10/08/2013 07:57 am ET Updated Dec 08, 2013

Featured Fifty Fine Arts: Spacescape #6

Kirk McCoy has dreams of Space. The idea that Saturn is his father is not an alien concept. We are one with the universe, and the connection that Kirk feels expresses itself in his stone carvings. You can see more Spacescapes here.

Believe it or not, this is a sculpture carved from a single piece of natural stone. The stone is quarried about 150 miles NNE of Las Vegas. You may notice the resemblance to the colors of the Grand Canyon. As the layers of the Canyon were forming -- we're talking a couple of billion years ago -- molten silicates broke through the layers from underneath, liquifying the strata and hardening the resultant formation. The stone is unique enough and so recently discovered that it doesn't have a technical name, just the trade name 'rainbow rock,' and I've started referring to it as Farrago.

I say believe it or not because few people can believe that the sculptures are what I claim them to be -- even if they are watching me work. The chairwoman of the town Watercolor Society came to visit my studio after a story appeared in the local newspaper about my work. I was working on a piece in front of the studio, raw rock around the entrance and finished pieces in the studio. As I was explaining my process to her, I was spraying water on the work piece. She turned to look around the studio and remarked, "I'd like your work so much more if you didn't paint it." I pointed to the rough stone and sprayed the piece again as I told her that it was the naturally occurring color of the stone. She turned around to go to her car, told me that "You can't do that," and sped off.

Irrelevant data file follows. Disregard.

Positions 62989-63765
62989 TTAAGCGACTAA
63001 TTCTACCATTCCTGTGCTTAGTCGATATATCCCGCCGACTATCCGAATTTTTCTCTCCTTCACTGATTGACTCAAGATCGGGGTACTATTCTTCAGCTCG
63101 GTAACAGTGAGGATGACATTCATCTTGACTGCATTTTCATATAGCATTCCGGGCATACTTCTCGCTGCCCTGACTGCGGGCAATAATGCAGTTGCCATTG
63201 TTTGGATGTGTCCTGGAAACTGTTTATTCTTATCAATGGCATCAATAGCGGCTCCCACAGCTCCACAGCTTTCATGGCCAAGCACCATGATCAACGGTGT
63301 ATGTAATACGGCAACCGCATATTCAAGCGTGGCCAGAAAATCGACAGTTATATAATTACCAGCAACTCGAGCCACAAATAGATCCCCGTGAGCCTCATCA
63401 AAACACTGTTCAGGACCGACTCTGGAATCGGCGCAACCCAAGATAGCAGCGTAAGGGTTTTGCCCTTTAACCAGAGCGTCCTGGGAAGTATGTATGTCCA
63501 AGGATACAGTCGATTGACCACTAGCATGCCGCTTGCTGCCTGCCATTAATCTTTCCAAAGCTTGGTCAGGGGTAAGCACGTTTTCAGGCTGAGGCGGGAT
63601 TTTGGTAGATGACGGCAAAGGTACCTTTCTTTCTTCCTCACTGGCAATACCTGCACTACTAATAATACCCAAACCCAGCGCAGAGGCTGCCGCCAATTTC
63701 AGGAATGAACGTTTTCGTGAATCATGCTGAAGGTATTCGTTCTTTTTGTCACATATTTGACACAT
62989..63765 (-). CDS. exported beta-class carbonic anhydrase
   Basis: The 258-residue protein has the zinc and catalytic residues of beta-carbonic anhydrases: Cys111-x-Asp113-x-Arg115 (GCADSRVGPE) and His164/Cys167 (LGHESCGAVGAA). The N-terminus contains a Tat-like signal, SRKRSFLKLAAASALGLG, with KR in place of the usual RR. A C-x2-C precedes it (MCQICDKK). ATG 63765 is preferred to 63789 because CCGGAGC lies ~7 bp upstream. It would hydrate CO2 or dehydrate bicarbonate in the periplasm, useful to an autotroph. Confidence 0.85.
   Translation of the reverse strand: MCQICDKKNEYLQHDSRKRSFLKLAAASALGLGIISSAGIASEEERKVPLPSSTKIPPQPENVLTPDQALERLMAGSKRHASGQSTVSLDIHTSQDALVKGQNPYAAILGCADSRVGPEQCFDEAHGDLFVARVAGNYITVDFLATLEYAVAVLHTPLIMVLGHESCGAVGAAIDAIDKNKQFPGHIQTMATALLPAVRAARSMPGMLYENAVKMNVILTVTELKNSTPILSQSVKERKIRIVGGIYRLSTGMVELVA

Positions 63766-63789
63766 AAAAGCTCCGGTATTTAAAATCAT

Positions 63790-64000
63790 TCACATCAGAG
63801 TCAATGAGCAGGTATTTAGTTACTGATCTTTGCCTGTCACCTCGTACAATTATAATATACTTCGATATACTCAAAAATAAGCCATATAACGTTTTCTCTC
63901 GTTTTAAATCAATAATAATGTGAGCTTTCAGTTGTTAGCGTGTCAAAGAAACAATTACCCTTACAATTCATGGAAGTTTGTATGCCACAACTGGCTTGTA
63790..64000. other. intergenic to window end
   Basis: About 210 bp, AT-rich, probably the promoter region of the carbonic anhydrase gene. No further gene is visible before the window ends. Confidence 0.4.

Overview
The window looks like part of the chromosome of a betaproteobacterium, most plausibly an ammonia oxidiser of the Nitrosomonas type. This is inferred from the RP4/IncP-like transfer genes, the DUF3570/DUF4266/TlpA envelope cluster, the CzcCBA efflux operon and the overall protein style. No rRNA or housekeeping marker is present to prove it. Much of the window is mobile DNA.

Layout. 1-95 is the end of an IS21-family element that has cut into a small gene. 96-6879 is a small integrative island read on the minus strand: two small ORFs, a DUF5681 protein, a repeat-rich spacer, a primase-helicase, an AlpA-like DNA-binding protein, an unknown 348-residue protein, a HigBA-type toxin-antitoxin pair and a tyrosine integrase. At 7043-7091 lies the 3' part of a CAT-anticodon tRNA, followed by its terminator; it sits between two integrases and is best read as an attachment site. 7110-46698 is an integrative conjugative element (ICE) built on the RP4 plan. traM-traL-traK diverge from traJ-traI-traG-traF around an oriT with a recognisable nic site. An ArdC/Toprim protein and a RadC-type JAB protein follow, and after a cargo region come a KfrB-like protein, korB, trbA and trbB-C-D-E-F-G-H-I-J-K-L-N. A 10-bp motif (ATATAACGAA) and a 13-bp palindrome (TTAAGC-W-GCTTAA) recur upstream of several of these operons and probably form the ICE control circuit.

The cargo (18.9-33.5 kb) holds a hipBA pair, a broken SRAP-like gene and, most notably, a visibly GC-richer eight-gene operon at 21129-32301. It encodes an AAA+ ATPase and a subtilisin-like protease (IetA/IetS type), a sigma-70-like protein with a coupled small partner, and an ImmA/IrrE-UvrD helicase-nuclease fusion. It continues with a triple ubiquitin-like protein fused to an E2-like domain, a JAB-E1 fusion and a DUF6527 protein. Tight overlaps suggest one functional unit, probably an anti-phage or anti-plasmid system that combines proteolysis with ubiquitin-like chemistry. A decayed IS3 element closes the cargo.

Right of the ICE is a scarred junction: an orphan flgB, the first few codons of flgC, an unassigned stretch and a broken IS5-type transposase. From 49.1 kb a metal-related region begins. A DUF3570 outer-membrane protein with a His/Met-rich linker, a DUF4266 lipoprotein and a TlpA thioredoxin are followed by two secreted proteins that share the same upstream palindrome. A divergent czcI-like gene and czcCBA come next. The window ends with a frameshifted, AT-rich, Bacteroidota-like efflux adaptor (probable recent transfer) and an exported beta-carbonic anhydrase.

The piece is 26 x 16 x 16". With the pedestal it stands 52" high.

I know the name Kirk McCoy doing "Spacescapes" sounds like a put-on, and I've had enough Star Trek jokes to last a lifetime, but it's my name and I'm sticking to it. I'm 59 and have been carving this type of stone for 30 years. I think the stone work opens up a new path for sculptors. After all, 3D printers are going to flood the market with knock-off-able work and I'm pretty sure that this medium resists that. I see what I'm doing as a conversation with a person of strong, surprising character.


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